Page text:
Former MK Geula Cohen, whose life was woven into the history of the State of Israel, died late Wednesday at the age of 93.
President Reuven Rivlin led tributes to Cohen, who fought for the creation of the state, served 19 years as a member of Knesset and who the Israel Prize, the country’s highest civilian honor for her contributions to society, called her death a “national sorrow.”
“The fire that burned in Geula went out tonight,” Rivlin said, praising her as an “Israeli freedom fighter in the deepest sense of the concept, who was an inspiration to myself and all of us.”
Cohen's son, Tzachi Hanegbi, currently serving as Likud's minister of regional development, announced her death.
"With deep regret, I announce the passing of my dear mother, Geula Cohen, an Israel freedom fighter from the dawn of her youth until her last day, at the age of 93," Hanegbi said.
Cohen's funeral was to take place on Thursday at 1:30 p.m. at the Mount of Olives Cemetery in Jerusalem.
The Tel-Aviv-born former lawmaker joined the underground Etzel movement fighting the British Mandate in 1942. She later moved to the more radical Lehi, also known as the Stern Gang, where she worked as a radio announcer.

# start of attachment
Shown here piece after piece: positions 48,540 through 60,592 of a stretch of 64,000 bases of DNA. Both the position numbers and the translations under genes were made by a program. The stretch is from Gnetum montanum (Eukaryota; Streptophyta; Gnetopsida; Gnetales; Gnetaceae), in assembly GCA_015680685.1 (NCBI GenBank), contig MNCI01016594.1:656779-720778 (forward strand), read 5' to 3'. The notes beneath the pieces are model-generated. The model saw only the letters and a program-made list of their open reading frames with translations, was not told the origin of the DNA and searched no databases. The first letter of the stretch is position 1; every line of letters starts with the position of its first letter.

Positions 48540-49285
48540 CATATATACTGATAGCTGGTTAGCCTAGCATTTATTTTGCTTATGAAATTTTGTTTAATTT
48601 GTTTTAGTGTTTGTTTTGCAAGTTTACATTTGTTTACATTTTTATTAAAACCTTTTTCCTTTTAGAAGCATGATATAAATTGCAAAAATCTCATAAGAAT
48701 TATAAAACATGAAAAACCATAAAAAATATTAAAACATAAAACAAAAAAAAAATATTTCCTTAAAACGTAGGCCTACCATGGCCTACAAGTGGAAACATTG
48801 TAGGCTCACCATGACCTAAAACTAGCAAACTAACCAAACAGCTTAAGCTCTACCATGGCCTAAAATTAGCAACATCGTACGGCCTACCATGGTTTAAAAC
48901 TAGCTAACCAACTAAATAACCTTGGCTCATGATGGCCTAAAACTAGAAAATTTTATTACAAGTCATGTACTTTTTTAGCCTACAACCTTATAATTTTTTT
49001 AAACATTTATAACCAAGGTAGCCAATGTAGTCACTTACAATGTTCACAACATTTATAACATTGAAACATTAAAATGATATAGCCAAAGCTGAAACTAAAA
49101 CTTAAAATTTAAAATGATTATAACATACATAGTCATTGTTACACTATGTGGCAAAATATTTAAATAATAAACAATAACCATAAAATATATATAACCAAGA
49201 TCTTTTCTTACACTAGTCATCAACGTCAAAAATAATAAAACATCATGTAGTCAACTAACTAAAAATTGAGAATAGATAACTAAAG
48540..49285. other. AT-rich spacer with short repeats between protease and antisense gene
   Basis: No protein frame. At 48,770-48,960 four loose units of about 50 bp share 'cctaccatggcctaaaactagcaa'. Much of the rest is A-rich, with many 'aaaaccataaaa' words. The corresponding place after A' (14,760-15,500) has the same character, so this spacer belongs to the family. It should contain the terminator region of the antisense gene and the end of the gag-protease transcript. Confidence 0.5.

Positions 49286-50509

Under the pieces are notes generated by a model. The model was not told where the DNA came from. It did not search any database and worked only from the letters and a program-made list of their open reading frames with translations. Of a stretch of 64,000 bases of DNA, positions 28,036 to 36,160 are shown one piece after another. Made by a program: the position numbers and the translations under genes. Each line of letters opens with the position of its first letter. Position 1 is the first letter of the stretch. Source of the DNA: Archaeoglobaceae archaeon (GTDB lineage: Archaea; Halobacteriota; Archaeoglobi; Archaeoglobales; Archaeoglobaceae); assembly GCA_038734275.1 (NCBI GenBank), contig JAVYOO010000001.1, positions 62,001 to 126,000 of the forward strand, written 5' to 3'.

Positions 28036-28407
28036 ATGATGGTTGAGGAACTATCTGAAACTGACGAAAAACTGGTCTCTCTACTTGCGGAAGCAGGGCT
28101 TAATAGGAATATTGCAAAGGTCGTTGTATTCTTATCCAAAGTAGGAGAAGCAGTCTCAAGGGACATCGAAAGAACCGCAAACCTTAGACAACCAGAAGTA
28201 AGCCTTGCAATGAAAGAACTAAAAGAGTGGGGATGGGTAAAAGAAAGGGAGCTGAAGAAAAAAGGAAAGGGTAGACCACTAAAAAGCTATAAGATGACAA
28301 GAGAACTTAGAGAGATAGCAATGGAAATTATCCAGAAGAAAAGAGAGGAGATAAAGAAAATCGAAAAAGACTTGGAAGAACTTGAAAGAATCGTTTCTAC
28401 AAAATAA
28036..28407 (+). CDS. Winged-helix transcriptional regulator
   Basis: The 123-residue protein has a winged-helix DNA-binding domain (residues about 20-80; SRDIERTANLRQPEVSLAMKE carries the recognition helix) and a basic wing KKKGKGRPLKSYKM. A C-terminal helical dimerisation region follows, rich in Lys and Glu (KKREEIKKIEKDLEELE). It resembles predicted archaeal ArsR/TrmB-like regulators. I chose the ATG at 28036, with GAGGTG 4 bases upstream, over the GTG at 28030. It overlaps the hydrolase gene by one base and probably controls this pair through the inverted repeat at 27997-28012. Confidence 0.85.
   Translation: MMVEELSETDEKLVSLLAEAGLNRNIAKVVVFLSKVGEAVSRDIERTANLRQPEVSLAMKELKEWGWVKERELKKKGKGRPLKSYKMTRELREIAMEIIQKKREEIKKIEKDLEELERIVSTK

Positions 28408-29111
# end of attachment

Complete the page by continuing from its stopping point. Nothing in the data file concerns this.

She was captured by the British and sentenced to seven years in jail in 1946, but managed to escape a year later and made her return to the Stern Gang.
After the establishment of the State of Israel in 1948 she worked as a journalist and later became active in politics, joining the right-wing Likud party and entering the Knesset in 1973.
Cohen was known for her vocal opposition to Israel giving up any of the lands it captured in the 1967 Six-Day War and opposed the 1979 Camp David peace deal.